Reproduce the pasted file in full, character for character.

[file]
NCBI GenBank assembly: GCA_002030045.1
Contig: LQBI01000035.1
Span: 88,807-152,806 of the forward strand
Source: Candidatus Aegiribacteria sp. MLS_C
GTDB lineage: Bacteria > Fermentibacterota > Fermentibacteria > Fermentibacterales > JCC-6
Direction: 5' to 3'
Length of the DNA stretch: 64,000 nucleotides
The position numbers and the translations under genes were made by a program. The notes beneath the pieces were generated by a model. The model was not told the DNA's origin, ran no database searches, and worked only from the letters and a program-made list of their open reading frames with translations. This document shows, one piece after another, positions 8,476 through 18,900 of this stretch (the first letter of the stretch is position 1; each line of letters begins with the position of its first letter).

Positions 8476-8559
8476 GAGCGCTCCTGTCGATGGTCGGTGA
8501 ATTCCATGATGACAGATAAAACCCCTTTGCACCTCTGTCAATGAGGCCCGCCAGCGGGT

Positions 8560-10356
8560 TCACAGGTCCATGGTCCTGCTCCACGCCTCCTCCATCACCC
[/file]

NCBI GenBank assembly: GCA_002030045.1
Contig: LQBI01000035.1
Span: 88,807-152,806 of the forward strand
Source: Candidatus Aegiribacteria sp. MLS_C
GTDB lineage: Bacteria > Fermentibacterota > Fermentibacteria > Fermentibacterales > JCC-6
Direction: 5' to 3'
Length of the DNA stretch: 64,000 nucleotides
The position numbers and the translations under genes were made by a program. The notes beneath the pieces were generated by a model. The model was not told the DNA's origin, ran no database searches, and worked only from the letters and a program-made list of their open reading frames with translations. This document shows, one piece after another, positions 8,476 through 18,900 of this stretch (the first letter of the stretch is position 1; each line of letters begins with the position of its first letter).

Positions 8476-8559
8476 GAGCGCTCCTGTCGATGGTCGGTGA
8501 ATTCCATGATGACAGATAAAACCCCTTTGCACCTCTGTCAATGAGGCCCGCCAGCGGGT

Positions 8560-10356
8560 TCACAGGTCCATGGTCCTGCTCCACGCCTCCTCCATCACCC